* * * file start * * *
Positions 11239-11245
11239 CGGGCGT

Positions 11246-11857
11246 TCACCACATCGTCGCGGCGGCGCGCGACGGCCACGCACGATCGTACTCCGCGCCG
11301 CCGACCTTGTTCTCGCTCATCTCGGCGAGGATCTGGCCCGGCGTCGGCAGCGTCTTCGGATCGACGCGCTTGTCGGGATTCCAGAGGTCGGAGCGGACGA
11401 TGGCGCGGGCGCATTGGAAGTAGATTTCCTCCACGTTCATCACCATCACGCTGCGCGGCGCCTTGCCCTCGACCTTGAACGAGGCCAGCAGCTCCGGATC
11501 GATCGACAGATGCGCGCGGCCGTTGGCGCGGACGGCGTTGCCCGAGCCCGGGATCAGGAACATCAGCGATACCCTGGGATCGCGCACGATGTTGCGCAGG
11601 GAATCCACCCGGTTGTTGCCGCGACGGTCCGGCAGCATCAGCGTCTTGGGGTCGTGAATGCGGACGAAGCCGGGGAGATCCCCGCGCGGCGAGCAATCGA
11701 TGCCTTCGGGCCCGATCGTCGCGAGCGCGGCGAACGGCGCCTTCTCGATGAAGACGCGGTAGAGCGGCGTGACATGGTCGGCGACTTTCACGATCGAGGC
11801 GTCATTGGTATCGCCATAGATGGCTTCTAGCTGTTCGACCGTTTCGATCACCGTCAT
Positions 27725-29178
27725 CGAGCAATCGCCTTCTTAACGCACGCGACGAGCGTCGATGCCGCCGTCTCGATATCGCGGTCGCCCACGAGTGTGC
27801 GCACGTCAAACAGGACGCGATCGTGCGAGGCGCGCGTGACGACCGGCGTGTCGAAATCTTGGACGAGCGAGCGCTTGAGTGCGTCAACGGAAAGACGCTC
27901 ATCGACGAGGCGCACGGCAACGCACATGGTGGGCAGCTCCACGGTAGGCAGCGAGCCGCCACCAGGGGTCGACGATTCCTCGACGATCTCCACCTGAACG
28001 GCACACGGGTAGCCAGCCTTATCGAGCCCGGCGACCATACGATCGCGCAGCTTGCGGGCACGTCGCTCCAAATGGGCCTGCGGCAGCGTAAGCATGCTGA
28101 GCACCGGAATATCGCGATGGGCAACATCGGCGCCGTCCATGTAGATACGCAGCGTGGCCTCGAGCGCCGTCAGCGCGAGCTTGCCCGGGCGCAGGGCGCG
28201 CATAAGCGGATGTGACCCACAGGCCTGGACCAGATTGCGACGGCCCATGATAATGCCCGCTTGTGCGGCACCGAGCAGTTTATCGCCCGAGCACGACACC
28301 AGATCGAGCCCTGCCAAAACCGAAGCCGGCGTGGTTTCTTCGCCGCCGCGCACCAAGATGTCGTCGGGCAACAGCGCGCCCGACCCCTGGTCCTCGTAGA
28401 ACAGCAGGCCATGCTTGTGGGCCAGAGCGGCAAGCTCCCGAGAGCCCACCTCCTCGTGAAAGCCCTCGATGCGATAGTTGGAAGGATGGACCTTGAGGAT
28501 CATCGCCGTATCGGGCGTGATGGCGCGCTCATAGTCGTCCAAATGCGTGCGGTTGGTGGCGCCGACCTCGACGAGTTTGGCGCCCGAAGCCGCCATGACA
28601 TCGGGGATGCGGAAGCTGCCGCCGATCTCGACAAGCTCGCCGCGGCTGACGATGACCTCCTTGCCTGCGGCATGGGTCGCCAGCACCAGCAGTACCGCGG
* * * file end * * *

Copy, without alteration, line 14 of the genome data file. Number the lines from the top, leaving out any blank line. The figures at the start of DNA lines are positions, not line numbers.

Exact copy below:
27901 ATCGACGAGGCGCACGGCAACGCACATGGTGGGCAGCTCCACGGTAGGCAGCGAGCCGCCACCAGGGGTCGACGATTCCTCGACGATCTCCACCTGAACG